When we visited El Greco Museum, the staff would not allow my mom to ride on the elevator unless she was on a wheelchair, so the staff lend her one ( there were 3 wheelchairs available at the entrance). On the second or third floor, there was a small ramp to go up to a separate level, but the ramp was rather steep & I had trouble holding the wheelchair on the way down-- fortunately we didn't fall, so do be careful.

There's a small (tourist) train, departing from Plaza Zocodover, that you can ride & it gives you an overview of the city, but we didn't take it.

You may enjoy visiting the Museum of Santa Cruz which is located on a street behind the Tourist Information office & there aren't any ramps to worry about there.

We had wanted to visit the Sephardic Jewish Museum, but there's no elevator to the second floor, so we didn't.

You may enjoy reading this:

Pack a rainjacket & be prepared for colder weather & some rain in Madrid & Toledo in October.

Enjoy Spain!

Posted by
145 posts

I don't have information about getting from Barcelona to the Montserrat by train as we were a part of a bus tour, but I just want to mention that we saw quite a few visitors in wheelchairs trying to enter the Cathedral. I am not sure whether they used pubic transport getting there or not.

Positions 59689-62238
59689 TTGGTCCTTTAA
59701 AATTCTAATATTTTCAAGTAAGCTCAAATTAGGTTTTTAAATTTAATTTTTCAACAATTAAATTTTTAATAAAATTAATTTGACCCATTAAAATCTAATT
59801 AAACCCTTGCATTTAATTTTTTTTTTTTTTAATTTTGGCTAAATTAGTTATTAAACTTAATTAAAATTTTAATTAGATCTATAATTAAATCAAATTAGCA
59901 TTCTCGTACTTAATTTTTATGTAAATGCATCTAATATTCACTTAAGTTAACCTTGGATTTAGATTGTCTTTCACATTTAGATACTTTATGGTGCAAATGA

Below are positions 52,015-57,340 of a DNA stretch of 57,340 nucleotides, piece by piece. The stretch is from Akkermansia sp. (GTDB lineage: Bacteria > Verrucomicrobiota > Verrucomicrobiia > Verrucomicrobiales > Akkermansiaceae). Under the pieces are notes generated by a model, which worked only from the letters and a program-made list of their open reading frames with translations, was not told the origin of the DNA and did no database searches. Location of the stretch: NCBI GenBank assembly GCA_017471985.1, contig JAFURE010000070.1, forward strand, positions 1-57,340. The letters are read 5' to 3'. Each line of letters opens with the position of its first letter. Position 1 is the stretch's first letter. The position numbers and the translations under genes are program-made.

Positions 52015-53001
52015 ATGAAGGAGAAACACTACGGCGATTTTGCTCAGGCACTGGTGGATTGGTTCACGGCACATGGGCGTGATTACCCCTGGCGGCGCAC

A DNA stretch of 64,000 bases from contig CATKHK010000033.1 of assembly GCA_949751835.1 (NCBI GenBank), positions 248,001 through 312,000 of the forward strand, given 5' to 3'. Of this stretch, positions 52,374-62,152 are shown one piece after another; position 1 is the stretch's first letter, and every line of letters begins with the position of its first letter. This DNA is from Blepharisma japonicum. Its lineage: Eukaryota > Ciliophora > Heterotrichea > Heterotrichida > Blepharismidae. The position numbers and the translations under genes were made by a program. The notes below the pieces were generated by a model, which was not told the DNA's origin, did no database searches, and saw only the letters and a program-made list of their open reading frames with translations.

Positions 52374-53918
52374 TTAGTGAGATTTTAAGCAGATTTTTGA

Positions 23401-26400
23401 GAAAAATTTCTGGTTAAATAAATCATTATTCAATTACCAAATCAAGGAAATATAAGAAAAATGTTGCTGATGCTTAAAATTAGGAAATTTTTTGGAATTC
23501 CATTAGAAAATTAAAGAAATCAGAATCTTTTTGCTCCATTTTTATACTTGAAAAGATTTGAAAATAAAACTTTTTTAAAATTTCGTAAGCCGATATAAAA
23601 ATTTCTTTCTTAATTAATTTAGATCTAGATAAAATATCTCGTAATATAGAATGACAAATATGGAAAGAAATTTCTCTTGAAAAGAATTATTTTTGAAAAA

One thing I do have to say is that (at least in 2014) entering the Cathedral was quite a challenge. We were there at the end of the mass service. We wanted to hear the boys choir. I'd say that the entrance / exit situation at that Cathedral really needs to have some improvements. There was a big double door but people were trying to get in AND out at the same time through the same doors! It was kind of a mayhem. Our group tried to let a few people in wheelchairs get in before us, but people leaving the church would not budge. I wish they'd designate one door for Entering and the other for Exiting. Perhaps situation was at it's worse as I said because we were there at the end of the mass and tourist were trying to get in to hear the choir. If you avoid that particular busy time, then things might be easier.